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Rolling Meadows, IL CDL traffic violation lawyer

Speeding is a rather common traffic offense in Illinois and throughout the United States. It is easy to speed, because in many cases, a person does not even realize they are going over the speed limit. Traveling over the speed limit may seem like a victimless offense, but according to the National Highway Traffic Safety Administration (NHTSA), speeding killed more than 9,700 people in 2017 alone, or around 26 percent of all people killed in traffic accidents that year. Because of the danger speeding poses, Illinois laws can be rather serious when it comes to punishing violators. Any person who speeds is technically breaking the law, but those who have a commercial driver’s license (CDL) may face other consequences that could potentially damage their careers.

Speeding Laws in Illinois

If you are driving a designated amount over the speed limit, you may face criminal charges. These speeding laws are the same whether or not you hold a CDL. If you are going 26 mph or more over the posted speed limit, but not more than 35 mph over the limit, you can be charged with a Class B misdemeanor. This means you will face up to six months in jail and up to $1,500 with a minimum fine of $75. If you are caught going 35 mph or more over the posted speed limit, you can be charged with a Class A misdemeanor, meaning you will face up to one year in prison and up to $2,500 in fines.

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Rolling Meadows Speeding Ticket Lawyer

Many people think speeding is not that big a deal. While certain speeding offenses are only charged as minor traffic violations, in some cases, speeding can become a significant misdemeanor offense. While other drivers may zoom by you on the expressway, maintaining a reasonable speed keeps you, your passengers, and other drivers safer.

In Illinois, when your speed reaches a certain number of miles per hour over the posted speed limit, it can be considered aggravated speeding, which is a serious crime in Illinois. If you face charges of aggravated speeding, it is important you understand the charges and their potential consequences.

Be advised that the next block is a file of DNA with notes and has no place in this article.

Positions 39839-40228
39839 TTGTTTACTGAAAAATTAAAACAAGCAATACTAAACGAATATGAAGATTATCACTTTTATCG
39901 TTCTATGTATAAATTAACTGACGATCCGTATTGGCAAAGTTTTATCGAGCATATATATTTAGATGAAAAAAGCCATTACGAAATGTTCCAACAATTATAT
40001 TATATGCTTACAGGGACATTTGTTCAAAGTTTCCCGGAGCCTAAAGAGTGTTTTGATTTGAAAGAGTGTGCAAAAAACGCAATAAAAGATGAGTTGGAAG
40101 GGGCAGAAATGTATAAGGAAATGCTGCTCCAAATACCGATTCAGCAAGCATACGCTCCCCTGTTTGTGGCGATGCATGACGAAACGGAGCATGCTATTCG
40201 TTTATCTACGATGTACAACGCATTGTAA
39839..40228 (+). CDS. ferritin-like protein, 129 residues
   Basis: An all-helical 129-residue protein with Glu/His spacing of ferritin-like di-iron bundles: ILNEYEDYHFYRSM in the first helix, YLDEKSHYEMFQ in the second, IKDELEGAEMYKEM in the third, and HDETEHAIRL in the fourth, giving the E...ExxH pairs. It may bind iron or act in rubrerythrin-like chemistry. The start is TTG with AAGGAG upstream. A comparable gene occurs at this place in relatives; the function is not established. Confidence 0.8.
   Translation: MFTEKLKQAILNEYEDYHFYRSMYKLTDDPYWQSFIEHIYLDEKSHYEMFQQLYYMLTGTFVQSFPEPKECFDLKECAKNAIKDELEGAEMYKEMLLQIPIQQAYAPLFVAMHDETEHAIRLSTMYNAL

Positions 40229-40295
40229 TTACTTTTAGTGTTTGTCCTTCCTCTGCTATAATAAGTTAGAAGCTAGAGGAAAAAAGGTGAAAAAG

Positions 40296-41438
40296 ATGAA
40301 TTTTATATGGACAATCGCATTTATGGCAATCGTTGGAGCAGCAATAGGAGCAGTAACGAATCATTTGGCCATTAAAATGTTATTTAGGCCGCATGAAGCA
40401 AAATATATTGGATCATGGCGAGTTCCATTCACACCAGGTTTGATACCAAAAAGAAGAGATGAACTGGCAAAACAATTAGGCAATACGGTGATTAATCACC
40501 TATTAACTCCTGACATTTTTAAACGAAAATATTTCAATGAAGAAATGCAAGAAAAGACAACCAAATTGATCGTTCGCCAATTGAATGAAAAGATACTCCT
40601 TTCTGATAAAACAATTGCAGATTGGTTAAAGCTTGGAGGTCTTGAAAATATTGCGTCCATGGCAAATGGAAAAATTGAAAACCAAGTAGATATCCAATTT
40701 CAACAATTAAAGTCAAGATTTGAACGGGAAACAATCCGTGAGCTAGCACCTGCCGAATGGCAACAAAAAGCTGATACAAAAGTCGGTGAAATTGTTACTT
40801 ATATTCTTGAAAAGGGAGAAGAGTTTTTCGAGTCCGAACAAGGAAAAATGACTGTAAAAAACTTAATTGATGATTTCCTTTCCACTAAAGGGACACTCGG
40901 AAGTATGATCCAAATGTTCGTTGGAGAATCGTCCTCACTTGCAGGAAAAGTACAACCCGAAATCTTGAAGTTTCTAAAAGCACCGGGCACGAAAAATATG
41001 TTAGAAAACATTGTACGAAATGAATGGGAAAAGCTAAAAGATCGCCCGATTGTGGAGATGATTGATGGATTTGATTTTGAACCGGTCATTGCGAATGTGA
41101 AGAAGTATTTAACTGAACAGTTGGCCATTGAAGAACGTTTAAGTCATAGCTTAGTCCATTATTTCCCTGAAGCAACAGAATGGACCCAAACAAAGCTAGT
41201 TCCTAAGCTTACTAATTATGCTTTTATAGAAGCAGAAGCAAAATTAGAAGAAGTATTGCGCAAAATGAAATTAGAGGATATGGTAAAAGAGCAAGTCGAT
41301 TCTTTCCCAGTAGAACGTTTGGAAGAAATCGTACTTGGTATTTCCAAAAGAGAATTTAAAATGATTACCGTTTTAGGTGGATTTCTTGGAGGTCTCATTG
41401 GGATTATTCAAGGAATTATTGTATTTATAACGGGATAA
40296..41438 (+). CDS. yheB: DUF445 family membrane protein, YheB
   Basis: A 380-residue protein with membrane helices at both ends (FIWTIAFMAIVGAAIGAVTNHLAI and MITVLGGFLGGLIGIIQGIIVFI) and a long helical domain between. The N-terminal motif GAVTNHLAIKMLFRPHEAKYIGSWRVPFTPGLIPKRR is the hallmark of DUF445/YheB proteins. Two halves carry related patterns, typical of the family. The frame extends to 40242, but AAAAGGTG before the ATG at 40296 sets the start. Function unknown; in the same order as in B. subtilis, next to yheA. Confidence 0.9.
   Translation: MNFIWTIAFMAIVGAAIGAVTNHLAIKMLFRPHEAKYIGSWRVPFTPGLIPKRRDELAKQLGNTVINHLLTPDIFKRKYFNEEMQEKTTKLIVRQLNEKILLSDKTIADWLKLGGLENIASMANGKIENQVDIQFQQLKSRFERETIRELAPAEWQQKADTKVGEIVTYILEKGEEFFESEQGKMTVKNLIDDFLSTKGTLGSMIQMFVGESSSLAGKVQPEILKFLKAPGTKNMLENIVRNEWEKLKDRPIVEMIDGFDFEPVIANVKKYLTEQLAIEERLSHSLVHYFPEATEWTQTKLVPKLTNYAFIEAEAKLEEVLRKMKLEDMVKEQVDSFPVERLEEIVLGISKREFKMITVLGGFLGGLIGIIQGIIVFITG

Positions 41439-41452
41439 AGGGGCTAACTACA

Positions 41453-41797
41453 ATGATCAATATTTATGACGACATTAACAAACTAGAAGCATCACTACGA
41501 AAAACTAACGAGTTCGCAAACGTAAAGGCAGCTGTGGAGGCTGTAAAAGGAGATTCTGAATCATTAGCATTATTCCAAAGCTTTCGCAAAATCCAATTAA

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Rolling Meadows construction zone speeding defense lawyerTraffic laws were put into place for a reason - to keep everyone safe while they are in and around motor vehicles. When someone violates these traffic laws, it can be dangerous for everyone involved, but if they violate traffic laws when driving through a work zone, the results can be deadly. According to the Illinois Department of Transportation, there were 6,741 crashes in Illinois work zones in 2016. In those accidents, 765 people were killed, and around 1,893 people were injured. 

Construction zones usually mean that there are more people near the road working, but drivers are actually more likely to become victims of construction zone crashes than workers. Illinois has some of the strictest construction zone traffic laws in the country, so it is important that you follow the rules for the sake of yourself and others.

1. Vehicle Occupants Are More Likely to Be Victims in Construction Zone Accidents

From 2013 to 2017, there were a total of 177 work zone accident fatalities in Illinois. Contrary to what you might think, the majority of those fatalities were not construction workers. In fact, only six workers were killed in construction zone collisions, meaning the other 171 deaths were drivers, passengers, pedestrians, or bicyclists.

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Arlington Heights speeding defense lawyerMost drivers will admit to having sped at least once or twice in their lives. Unfortunately, speeding can increase the risk and severity of an accident, and it can lead to harsh penalties. Furthermore, Illinois has some of the most serious penalties in the nation for speeding, particularly for those that exceed the speed limit by at least 20 miles per hour. Learn more about the consequences of speeding, including how to protect yourself from them.

Low-Level Speeding Violations

If you are caught driving over the speed limit, but your speed did not exceed 25 miles per hour at the time of the infraction, you may receive a ticket for a “low-level speeding” violation. At first glance, this might not seem like such a big deal, but some consequences should be considered. On top of the fine that may be owed, you could also experience a hike in your insurance premiums. In fact, one analysis determined the insurance premium increase after a speeding ticket can cost Illinois drivers as much as an extra $900 over the course of five years.

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Illinois traffic ticket defense lawyerAs technology advances so do law enforcement techniques. In fact, many city, county, and federal officers have become tech savvy enough to navigate through Facebook, Twitter, and other social media sites. Another major advancement is how they use equipment to track speeding drivers. More specifically, there are two basic technologies: Lidar and Radar. What are these techniques, and what might they mean for your case? The following explains.

Radar Technology

First used in law enforcement in 1954, radar is an older technology. It uses a short, high-intensity of high-frequency radio waves to track speed. It is rather accurate, but there are some serious limitations to this technology. First, the device shoots the waves in a cone-shaped structure, which can target the largest vehicle, the fastest vehicle, or the closest vehicle. In short, it can be difficult to discern which vehicle the device targeted, especially when using it in congested traffic areas.

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